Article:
I think that the very lowest level of bad taste was achieved when you published on the front page an AP photograph of two men shooting a badly burned horse {"Mercy Killing," Aug. 1}.

Is this such an important item that all of D.C. and environs must be grossed out before breakfast? Someone in your organization must be taking lessons from the National Enquirer.

-- Judith Moore

Twice in one week your paper has hit the pits with your photos on the front page of, first, Secretary of Commerce Malcolm Baldrige lying under the horse that killed him and, then, a poor, burned horse being shot after the Mexican plane crash.

A good paper does not have to resort to yellow journalism. Shame. -- Lela Bodenlos Legalize Drugs? No! It makes me sick that Courtland Milloy {Metro, July 30} can write an article about legalizing drugs. It's bad enough now with drug-crazed people going around killing and stabbing and robbing. Does Milloy want everybody to go around and do this?

Being a member of the Metropolitan Police Department and also a member of a vice unit, I see what these people do every day. To legalize drugs is not the answer. Police officers need more and better equipment than we have now, and then maybe we can combat this problem.

I do not want these drug nuts all over the place, in my neighborhood or in any of the schools. Milloy doesn't know what goes on -- he can't see it from my side of the fence. These dealers have all the money they need, so you'd think they'd get their houses fixed. But no! They go out and buy the new Adidas outfit to look good at the go-go. -- Marcello N. Muzzatti It Was Not a Polish Camp Congratulations to The Post! You have joined a host of American newspapers and TV stations that have recently attempted to rewrite the history of World War II in their coverage of the Demjanjuk trial in Israel. This happened with the publication of Dan Fisher's article ''Demjanjuk Pleads With Israeli Court . . .'' {July 28}, in which Treblinka was called ''the Polish extermination camp.'' Previously you published Reuter's dispatches with similar terminology.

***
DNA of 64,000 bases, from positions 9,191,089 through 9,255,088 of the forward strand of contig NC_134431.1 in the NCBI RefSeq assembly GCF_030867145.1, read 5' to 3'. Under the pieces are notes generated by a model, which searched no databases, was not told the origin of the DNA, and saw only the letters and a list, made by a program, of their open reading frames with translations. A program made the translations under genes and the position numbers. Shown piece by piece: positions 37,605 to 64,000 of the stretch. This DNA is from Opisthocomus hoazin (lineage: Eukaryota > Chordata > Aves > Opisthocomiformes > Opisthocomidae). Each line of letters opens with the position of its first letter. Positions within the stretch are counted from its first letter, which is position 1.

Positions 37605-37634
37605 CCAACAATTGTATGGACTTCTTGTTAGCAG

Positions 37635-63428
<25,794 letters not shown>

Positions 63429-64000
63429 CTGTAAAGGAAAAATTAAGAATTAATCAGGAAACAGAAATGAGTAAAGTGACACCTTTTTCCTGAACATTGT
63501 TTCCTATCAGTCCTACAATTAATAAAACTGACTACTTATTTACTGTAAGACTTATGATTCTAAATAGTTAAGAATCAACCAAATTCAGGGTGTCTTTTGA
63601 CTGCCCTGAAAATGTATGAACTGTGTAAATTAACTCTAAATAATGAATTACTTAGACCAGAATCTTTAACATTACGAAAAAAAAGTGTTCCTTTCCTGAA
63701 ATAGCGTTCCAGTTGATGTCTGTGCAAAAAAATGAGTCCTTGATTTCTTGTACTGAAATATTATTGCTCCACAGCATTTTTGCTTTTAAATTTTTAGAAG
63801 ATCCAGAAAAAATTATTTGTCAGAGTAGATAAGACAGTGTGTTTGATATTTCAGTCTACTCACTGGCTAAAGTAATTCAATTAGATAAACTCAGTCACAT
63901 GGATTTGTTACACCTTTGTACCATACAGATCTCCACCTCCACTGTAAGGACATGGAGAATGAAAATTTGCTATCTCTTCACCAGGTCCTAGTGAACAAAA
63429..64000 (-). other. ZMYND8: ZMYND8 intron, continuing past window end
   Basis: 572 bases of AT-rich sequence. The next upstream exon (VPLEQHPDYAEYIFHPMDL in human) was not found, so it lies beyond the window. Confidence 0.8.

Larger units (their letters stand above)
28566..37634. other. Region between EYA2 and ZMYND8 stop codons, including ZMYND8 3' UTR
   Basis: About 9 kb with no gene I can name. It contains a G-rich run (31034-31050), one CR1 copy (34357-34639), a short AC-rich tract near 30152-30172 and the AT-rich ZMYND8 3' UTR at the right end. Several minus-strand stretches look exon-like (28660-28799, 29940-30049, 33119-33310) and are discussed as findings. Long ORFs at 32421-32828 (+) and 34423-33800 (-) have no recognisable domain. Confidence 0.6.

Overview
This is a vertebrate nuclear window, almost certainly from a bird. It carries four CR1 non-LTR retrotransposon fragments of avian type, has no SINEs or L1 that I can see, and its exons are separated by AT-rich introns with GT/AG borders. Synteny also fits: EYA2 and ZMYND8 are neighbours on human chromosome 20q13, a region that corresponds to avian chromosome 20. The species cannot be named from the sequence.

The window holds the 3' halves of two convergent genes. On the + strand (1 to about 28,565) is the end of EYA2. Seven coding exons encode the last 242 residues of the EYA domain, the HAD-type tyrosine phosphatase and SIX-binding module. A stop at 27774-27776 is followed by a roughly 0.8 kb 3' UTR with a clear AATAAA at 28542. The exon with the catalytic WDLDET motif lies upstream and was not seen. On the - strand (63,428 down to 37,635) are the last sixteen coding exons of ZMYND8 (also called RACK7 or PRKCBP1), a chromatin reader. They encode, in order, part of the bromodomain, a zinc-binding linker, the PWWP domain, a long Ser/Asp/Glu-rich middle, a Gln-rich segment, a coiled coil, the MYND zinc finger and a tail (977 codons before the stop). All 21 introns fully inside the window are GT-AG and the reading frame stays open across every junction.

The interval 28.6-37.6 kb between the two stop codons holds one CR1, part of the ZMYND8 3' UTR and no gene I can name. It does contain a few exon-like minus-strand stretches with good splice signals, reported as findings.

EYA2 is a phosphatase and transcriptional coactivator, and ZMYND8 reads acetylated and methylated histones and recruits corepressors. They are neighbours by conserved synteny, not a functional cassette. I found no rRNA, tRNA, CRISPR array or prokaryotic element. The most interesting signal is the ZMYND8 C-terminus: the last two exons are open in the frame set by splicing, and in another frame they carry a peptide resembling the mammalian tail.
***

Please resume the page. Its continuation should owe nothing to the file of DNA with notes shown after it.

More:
This is incorrect. In fact, as the historical record indicates, the Treblinka camp was established by Nazi Germans in Nazi-occupied Poland, that is, in the country with the largest concentration of European Jews whom the Nazis intended to exterminate. The mere geographical location of the camp does not justify describing it as Polish, which implies Polish complicity in operating a Nazi death camp.

While Poles might have been guilty of complicity through passivity (not helping the Jews enough), rarely have they been accused of having actively participated in the Holocaust.

-- Alexander Remmer Right Car, Wrong Spelling I dismissed the error in the July 19 TV Week survey of Bond films. Just a typo, I told myself. Then it appeared again in Rita Kempley's July 31 Style review.

I know it's not as easy to spell as, say, Ford or Chevy or even Yugo, but the car that everyone at The Post seems so eager to misspell, the car that secret agent James Bond drives, is spelled Aston-Martin, not Astin-Martin. -- John Kelly Right Story, Wrong Place The old adage that The Washington Post is an interesting paper because you never know on what page you'll find a page-one story was proven again Aug. 1. Buried on the bottom of page 14 was a story titled "Justice Stevens Endorses Bork for High Court," arguably the most important story published that day. In light of the fact that Judge Bork's opponents make much of the theory that Bork will tip the balance of the court, the endorsement of a sitting justice whose vote is frequently on the side likely to be tipped over is highly significant. Who could have a better view of the internal workings of the court than a member?

Clearly to Justice Stevens either the balance argument holds no water or Judge Bork's qualifications outweigh any other considerations. Either way, Justice Stevens' endorsement was a story sadly passed over compared with the heavy coverage usually accorded this important national issue. -- Spencer B. Eig